Hayden Goethe, Published July 11 2010
Goethe: LeBron's call makes NBA look like WWELeBron James is going to Miami. And in the course of one hour of made-for-TV drama, he went from famous to infamous in millions of households across the country.
James announced Thursday night on ESPN during a one-hour special dubbed “The Decision” that he was not going to stay with his hometown Cleveland Cavaliers.
James told the world – or, more accurately, the seven out of every 100 homes watching the special, according to Nielsen ratings – that he would play out his next contract with the Miami Heat. By teaming up with Dwyane Wade and Chris Bosh, he felt this was his best chance at winning a championship.
And with that one decision, new heroes and villains emerged in the minds of basketball fans. And in the hours that followed “The Decision,” his former owner lashed out against him as Cavs fans took to the streets burning James jerseys and chucking rocks at the 10-story mural of him in their city.
There were feelings of rage, betrayal, disbelief and, eventually, acceptance.
In the course of his one-hour special, James had turned heel. As the night wore on, “The Decision” felt more like “Thursday Night Smackdown.”
Nobody can fault James for not being able to do what no one else has ever done, and that’s win an NBA championship in Cleveland.
James became the villain not because of what he said but how he said it.
In the summer of 2007, it became obvious to the Minnesota Timberwolves that their plans to win a title with Kevin Garnett were ill-conceived.
For 12 seasons, they couldn’t surround their one-time MVP with enough talent to even reach the NBA Finals. They advanced beyond the first round of the playoffs just one time.
Garnett didn’t always make things easy on the Wolves. There’s little doubt he was frustrated by the franchise, just like James was with the Cavs. And just like James, he wanted to surround himself with his cronies. The Wolves paid a lot of money to undeserving role players like Troy Hudson, which hampered their chances of building a winner.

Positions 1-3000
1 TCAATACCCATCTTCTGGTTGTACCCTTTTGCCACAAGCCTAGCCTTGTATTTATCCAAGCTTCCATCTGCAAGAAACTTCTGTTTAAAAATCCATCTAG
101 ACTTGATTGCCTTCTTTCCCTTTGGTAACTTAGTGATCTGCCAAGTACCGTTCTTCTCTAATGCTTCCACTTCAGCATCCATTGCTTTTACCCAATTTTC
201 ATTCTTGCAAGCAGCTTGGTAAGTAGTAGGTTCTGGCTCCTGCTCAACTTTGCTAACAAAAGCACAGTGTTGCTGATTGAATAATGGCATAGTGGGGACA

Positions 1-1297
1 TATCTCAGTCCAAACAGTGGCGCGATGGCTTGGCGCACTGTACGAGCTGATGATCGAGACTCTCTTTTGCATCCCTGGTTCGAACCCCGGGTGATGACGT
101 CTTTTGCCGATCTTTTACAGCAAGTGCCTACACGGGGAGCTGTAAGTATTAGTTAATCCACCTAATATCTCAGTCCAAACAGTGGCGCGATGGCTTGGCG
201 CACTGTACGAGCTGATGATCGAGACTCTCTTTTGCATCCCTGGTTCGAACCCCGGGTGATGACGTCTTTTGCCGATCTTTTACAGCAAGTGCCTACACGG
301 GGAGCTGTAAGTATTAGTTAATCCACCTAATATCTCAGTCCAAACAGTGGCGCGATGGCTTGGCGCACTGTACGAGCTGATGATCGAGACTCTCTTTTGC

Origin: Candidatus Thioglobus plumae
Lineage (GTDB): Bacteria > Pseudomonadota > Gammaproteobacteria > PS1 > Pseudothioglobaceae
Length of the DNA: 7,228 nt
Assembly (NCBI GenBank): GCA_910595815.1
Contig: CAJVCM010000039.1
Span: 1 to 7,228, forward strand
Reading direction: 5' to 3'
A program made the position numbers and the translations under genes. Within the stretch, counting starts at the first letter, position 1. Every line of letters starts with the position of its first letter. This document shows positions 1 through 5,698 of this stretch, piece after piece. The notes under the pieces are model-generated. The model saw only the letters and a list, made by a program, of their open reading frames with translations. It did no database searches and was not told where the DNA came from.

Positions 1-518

So in 2007, they made the unpopular move of trading Garnett to the Boston Celtics. Garnett reportedly resisted the idea of leaving Minnesota. But as time passed, he got on board with the notion. And within a year, Garnett and the Celtics were NBA champs.
Garnett was relatively speechless immediately after finally winning an NBA title, except for screaming, “Anything is possible,” while looking toward the rafters of the arena. But when he finally composed himself, the first thing he said into the mic of ABC’s Michelle Tafoya was, “This is for everybody in ’Sota.”
Throughout his trade to the Celtics and first season in Boston, it was easy to see there was an emotional connection between Garnett and the state he spent his previous dozen seasons playing in.
When James made his announcement Thursday to leave the team he played the first seven seasons of his NBA career for – the hometown team of the Akron, Ohio, native – I never felt that connection between player and city. The emotion wasn’t there.
I think that’s why the city of Cleveland is hurting. Its residents feel burned by James, and many have turned on him. Everything just seemed too orchestrated on Thursday, and either James felt no regret about leaving Cleveland, or there was no room for heart-felt emotion in the one-hour TV special.
Emotion is what draws an athlete to play sports, and that’s what draws a fan to cheer for a team as if he or she was a part of it. What happened Thursday wasn’t about sports. Sports is emotional.
What happened Thursday was simply choreographed entertainment fit for the ring.
Readers can reach Forum Assistant Sports Editor Hayden Goethe at (701) 241-5558